March 20, 2024

The Farmer’s Bet that Bloomed

More than 60 years ago, third-generation farmer John J. Gless, owner of Gless Ranch, took a unique challenge. A friend and fellow Orange County farmer bet him $100, saying that it would be impossible for Gless to successfully cultivate citrus in the Woodcrest area of Riverside.

According to Gless, the acreage in Riverside was deemed unsuitable for farming by many because the land consisted primarily of decomposed granite. “Farmers weren’t interested in this land at that time,” he said. “But I knew that Metropolitan Water was bringing water to the area for those who were willing to invest in the line installation, and land in the area was available for a very reasonable price.”

Newly married and ready to venture out on his own, Gless developed a plan with the help of researchers at UC Riverside to make the soil viable for citrus. It was a huge gamble, but Gless and his wife Janet secured a loan and purchased their first 20 acres.

“We took the risk and planted the first grove in the Woodcrest area of Riverside in 1961,” he said. Gless himself embarked on the labor-intensive task of planting this first grove, which would come to be known as Number 1. The venture was challenging, but shortly thereafter, orange groves Number 2 and Number 3 followed. Needless to say, Gless ended up winning that $100 bet, which would have translated to a little more than $1,000 in current value.

Gless’s connection to citrus stretches back to 1907 when his grandfather, Juan Pedro Gless, tended to five acres of oranges, alongside his sheepherding duties, on the rangelands of El Toro in Orange County. Following in his father’s footsteps, John J. Gless’s father, John Pierre Gless, farmed 40 acres of Valencias and lemons before selling his land to developers in 1960.

“I was raised in a citrus grove in El Toro and had been farming alongside my dad through high school and college,” Gless said. It was the sale of his father’s ranch that prompted him to start a business of his own and scout locations in the Woodcrest area.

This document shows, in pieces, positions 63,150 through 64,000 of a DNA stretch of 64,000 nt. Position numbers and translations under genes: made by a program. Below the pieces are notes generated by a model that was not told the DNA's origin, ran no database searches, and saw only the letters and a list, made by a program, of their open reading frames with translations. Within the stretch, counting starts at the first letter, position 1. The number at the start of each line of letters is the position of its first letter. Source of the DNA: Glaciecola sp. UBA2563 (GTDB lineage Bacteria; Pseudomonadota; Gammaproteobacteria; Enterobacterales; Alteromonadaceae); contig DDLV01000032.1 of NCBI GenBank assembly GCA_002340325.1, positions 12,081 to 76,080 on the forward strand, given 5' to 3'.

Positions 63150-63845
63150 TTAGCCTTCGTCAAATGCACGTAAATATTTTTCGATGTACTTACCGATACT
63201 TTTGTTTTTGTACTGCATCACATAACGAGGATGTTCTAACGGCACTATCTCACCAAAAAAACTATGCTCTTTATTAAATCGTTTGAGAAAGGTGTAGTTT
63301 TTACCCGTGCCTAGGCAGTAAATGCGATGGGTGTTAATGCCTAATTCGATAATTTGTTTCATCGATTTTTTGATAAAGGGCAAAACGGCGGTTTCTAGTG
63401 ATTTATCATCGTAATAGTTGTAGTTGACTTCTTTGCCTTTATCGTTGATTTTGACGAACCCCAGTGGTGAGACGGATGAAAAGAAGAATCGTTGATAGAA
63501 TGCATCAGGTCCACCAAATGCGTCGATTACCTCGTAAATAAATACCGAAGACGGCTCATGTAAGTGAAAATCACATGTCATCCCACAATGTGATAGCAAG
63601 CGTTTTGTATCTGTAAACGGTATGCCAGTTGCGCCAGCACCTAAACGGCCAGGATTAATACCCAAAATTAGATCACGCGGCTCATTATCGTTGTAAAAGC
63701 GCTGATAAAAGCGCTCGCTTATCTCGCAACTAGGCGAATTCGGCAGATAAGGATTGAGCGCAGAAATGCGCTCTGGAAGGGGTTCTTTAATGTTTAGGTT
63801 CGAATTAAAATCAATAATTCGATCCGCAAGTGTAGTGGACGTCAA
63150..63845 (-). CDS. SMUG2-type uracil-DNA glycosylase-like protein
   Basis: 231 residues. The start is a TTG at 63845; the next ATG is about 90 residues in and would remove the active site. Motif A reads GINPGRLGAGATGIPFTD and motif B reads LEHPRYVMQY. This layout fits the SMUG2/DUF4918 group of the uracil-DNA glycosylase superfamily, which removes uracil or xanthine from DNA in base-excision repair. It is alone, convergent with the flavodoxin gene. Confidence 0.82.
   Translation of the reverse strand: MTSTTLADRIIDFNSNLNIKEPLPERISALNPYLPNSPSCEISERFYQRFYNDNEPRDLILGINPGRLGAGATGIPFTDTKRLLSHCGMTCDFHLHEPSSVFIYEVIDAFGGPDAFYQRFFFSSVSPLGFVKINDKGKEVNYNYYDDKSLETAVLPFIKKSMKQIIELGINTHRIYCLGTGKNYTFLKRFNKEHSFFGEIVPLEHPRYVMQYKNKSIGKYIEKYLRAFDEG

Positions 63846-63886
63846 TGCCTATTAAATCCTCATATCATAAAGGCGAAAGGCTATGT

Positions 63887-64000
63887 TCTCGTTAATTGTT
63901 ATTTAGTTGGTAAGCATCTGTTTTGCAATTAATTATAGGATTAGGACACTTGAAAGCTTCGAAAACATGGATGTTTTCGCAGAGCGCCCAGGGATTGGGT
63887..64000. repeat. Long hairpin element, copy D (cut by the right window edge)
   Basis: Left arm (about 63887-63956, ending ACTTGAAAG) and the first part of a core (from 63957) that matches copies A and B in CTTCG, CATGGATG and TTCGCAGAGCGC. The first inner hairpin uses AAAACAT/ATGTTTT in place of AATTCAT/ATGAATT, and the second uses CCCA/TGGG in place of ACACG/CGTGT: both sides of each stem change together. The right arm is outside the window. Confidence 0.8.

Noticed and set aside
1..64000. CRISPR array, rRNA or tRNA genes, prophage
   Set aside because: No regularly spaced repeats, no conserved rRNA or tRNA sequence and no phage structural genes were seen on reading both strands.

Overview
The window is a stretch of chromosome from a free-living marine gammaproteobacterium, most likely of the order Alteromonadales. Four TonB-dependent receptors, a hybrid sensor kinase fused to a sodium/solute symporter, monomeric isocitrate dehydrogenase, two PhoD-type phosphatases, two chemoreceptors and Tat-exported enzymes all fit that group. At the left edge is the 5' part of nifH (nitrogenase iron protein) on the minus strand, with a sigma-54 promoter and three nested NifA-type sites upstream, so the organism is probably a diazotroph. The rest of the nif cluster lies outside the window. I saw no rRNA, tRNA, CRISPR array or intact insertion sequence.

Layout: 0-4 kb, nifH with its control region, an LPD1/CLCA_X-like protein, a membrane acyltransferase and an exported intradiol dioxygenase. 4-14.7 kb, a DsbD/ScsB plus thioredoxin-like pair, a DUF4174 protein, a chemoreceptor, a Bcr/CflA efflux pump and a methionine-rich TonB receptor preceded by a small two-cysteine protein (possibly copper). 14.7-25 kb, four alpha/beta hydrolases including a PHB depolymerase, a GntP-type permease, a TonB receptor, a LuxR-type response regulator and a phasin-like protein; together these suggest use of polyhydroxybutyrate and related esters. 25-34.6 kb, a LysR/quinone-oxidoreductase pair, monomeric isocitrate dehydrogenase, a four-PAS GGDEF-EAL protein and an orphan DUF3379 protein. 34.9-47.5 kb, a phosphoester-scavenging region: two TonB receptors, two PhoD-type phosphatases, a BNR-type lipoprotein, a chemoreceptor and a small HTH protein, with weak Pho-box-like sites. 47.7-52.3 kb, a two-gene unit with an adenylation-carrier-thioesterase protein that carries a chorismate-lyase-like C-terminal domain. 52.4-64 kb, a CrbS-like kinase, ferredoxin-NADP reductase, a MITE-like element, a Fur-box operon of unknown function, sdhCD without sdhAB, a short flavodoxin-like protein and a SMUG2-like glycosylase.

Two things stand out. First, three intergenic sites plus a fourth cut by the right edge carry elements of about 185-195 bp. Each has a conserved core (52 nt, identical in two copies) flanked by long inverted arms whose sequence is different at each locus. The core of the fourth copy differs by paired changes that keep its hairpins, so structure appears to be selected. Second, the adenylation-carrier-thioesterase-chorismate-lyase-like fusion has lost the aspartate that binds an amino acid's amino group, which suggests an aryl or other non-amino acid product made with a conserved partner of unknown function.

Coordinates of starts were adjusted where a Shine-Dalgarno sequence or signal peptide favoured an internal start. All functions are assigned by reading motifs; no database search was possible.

More than 60 years later, Gless Ranch farms nearly 10,000 acres across multiple regions in California, including Riverside, Coachella Valley and Kern County. Gless also farms the California Citrus State Historic Park and the orange trees lining scenic Victoria Avenue in Riverside.

“We grow oranges, lemons, grapefruit, tangerines, limes and avocados in Riverside, and oranges, lemons, grapefruit and tangerines in Kern County. In the Coachella Valley, in addition to citrus, we farm dates and raise citrus and avocado trees in a state-of-the-art nursery,” Gless said.

And then there’s the Gless Ranch Farmer’s Market in Riverside, which offers customers a diverse selection of fresh citrus, locally grown fruits and vegetables, local artisan foods and gifts, craft beer, wine and specialty items.

Gless credits his work ethic to his father and his success to his hard work and his dedicated family. His wife, all four children, and several grandchildren, have either contributed or are actively contributing to the farming and overall operation of Gless Ranch.

Like many farms in California, one of Gless Ranch’s biggest challenges has been water. Fortunately, his luck didn’t run dry last year. “Last year’s rain saved much of California’s farming as many were letting groves die because of the severe water shortage,” he said.

Despite the obstacles, Gless emphasized his profound appreciation for the joy and rewards of farming. “People ask me why I haven’t retired. I’m still at it because I enjoy it, and I love the challenge.”